Since Canadian whisky is mostly made from corn, why is it known everywhere as “rye?” History, culture, and national pride blend in the distillery. Two centuries ago, Canadian flour millers began making whisky from the wheat they had leftover. This was when wheat was the predominant grain for Canada’s pioneers. Along the way, someone decided to spice up their whisky by adding a small amount of rye grain to it and a distinctly Canadian whisky style was born. This tangy new whisky packed more flavour than common wheat whisky and almost everyone preferred it. Customers started demanding “rye” – wheat whisky with a small amount of rye grain added. Soon, the word “rye” entered the Canadian lexicon as a synonym for whisky.
In the twentieth century some Canadian distillers started using corn for their whisky. Driving across Canada’s corn-belt today, you would never suspect that these hardy varieties of corn were not even developed until the 1950s. Before that, corn for whisky-making was imported from the U.S. But why corn? Because it produces more alcohol than wheat. And by adding even a small amount of rye grain, distillers can still maintain that traditional and distinct Canadian whisky flavour.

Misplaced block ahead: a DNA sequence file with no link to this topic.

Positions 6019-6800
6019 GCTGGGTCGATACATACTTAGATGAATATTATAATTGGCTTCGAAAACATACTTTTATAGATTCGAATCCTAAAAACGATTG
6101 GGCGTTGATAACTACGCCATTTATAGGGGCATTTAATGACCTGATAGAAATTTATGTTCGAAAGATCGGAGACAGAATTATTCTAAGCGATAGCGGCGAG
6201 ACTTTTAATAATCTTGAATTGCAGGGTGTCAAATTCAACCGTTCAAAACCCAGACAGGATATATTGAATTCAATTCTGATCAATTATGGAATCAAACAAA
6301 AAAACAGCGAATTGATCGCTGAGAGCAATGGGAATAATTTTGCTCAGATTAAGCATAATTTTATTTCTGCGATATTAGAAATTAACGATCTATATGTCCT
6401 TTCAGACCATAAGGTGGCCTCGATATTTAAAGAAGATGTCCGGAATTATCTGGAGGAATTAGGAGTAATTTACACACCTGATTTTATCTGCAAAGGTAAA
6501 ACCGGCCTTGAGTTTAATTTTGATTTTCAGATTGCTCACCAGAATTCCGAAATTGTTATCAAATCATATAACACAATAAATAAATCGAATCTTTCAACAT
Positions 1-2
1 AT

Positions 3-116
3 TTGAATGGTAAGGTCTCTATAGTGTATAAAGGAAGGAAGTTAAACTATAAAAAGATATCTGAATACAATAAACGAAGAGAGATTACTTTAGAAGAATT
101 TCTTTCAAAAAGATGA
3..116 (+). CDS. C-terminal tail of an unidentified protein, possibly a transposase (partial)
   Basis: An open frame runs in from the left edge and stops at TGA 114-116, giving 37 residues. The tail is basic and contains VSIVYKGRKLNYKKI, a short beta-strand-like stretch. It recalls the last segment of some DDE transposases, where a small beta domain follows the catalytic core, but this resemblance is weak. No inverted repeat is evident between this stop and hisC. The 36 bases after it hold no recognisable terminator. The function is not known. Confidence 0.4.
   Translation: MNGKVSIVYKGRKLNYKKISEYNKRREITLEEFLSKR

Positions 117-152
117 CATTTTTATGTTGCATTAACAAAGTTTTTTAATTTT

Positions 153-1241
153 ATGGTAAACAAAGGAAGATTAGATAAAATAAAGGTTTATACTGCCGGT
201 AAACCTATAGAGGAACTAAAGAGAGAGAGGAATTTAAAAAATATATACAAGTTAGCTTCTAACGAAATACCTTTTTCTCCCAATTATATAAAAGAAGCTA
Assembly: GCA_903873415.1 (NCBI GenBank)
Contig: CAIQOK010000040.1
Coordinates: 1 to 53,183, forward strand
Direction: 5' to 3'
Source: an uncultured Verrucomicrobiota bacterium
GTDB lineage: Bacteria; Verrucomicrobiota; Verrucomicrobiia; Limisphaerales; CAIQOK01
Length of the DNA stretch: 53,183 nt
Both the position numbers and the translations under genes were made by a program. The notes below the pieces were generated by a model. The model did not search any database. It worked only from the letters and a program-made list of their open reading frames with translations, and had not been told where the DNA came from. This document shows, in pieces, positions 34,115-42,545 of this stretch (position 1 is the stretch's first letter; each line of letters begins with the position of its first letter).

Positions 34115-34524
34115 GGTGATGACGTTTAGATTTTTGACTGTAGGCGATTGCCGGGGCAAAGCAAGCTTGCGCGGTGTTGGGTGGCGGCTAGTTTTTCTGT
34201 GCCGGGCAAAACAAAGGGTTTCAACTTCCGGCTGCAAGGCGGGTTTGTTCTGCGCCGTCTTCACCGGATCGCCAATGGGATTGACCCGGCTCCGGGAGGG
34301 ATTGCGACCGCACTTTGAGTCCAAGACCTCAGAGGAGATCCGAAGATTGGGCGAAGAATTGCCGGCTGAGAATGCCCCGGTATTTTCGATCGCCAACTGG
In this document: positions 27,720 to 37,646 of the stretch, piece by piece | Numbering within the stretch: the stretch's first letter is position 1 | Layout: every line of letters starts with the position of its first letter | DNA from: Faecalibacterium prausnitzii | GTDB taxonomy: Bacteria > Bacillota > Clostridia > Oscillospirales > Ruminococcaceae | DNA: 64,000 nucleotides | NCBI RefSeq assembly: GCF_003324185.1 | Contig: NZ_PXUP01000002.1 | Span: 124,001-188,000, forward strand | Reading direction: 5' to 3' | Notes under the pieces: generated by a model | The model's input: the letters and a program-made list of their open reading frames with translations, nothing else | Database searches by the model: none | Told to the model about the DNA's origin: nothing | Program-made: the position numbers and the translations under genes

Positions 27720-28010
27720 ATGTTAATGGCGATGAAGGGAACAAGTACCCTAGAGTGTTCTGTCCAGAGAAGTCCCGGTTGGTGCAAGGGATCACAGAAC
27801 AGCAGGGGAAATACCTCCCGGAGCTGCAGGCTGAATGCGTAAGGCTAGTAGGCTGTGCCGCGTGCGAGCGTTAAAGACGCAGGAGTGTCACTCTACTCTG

So is Canadian whisky really “rye”? You bet it is, and that’s the way it has been for some 200 years now.
Davin de Kergommeaux is the author of the book Canadian Whisky: The Portable Expert published in May 2012 by McClelland and Stewart.